RIP Steve Jobs, who made the world more science fictional

Today Steve Jobs' death has us all reflecting on how a technology entrepreneur could have changed our lives so much, leaving us a world where we can't imagine daily life without Apple products. Partly that was because Jobs was never just a technologist. He always seemed to start with a social or cultural question, and tried to answer it with technology. That's why we have to remember Jobs not just as a technology innovator, but as a culture producer who, among other things, ran the innovative movie studio Pixar.


The video you see above was the first demo that Pixar did of its computer animation capabilities in the late 1980s. Jobs always knew computers weren't just for spreadsheets. They're toolkits for artists and entertainment boxes for people who love music and movies. In that sense, Jobs' vision for computers was very science fictional. He didn't imagine these devices as ends in themselves, but as part of our everyday lives. We'd wear them on our wrists, and slip them into our purses for a walk in the park. Computers would become part of us, and we would be part of them.

And maybe, as Apple suggested in its famous 1984 Mac ad, we'd even use computers to start revolutions.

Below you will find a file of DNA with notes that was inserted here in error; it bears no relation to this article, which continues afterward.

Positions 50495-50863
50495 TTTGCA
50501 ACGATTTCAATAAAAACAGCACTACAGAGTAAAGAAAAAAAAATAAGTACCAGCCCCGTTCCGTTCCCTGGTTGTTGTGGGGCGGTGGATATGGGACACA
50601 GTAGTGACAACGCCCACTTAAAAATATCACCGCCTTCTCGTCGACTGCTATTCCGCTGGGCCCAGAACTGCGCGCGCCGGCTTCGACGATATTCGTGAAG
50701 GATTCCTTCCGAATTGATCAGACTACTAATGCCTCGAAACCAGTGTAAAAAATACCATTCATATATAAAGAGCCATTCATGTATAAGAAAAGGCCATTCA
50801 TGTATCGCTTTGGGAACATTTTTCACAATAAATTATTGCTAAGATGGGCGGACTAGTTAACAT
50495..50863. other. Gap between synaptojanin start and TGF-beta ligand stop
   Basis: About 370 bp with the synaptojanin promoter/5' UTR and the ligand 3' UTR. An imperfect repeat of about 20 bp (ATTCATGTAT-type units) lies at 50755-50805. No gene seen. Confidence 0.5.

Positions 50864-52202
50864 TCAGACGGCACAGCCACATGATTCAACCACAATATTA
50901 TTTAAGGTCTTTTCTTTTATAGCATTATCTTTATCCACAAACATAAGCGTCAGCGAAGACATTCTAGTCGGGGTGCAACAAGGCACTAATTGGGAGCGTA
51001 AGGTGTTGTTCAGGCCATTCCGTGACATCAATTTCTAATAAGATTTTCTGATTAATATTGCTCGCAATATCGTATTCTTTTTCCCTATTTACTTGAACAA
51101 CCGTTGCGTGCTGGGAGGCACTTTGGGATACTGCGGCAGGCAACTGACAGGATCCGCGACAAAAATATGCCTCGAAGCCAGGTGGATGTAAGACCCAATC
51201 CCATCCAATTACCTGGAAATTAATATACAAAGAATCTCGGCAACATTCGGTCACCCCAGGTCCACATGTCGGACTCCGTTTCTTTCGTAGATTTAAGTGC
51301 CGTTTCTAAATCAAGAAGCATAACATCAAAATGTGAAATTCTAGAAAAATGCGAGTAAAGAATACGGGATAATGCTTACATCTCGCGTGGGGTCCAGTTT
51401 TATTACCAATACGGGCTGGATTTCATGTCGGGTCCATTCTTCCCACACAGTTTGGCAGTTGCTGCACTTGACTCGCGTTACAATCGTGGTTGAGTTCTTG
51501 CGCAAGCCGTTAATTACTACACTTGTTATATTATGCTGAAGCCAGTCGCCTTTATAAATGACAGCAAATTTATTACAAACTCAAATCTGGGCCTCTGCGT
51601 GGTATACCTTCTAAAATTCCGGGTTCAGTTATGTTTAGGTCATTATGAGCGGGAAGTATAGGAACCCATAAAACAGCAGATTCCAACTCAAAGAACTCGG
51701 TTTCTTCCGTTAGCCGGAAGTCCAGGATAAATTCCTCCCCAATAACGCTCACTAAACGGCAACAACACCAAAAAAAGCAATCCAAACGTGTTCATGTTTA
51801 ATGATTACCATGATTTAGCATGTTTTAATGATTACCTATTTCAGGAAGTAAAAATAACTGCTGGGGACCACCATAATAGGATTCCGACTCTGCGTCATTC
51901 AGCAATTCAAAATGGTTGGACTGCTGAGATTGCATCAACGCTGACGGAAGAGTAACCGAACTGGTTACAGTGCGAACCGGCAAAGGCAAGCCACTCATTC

It's fitting that Jobs' movie studio Pixar created one of the most incredible and innovative science fictional visions of the last decade: Wall-E, which was both a terrifically original story as well as a breakthrough in the use of CGI animation. It's also a fitting love letter from Jobs to the future, where humanity is rescued from obsolescence by its robotic children. In Wall-E, the only creatures left who care for the planet are the progeny of devices like the iPod, rather than humans. In fact, a team of Apple designers advised Pixar concept artists about how to make Wall-E's friend Eve more alluringly iPod-esque.

So if you're trying to sort out your perhaps mixed feelings about the man behind Apple, there's no better way than to rewatch some classic Pixar films. As critic Kyle Munkittrick once argued, many Pixar films have post-human messages in them — they embrace machine intelligence, explore non-human forms of culture, look at the domestic side of superpowers, and argue against the oppression of monsters. Whatever you think of Steve Jobs, he helped make the world a more science fictional place. The future will be a better place thanks to the work Jobs did in what has just become our past.



I stand by the minority notion that Edwin Catmull did more than anyone to make Pixar a reality. No offense, but all Jobs did was buy them and put a name on it.

I'm sad that Jobs is dead too (competition is good), but lets not go off and start posthumously giving him credit for everything under the sun.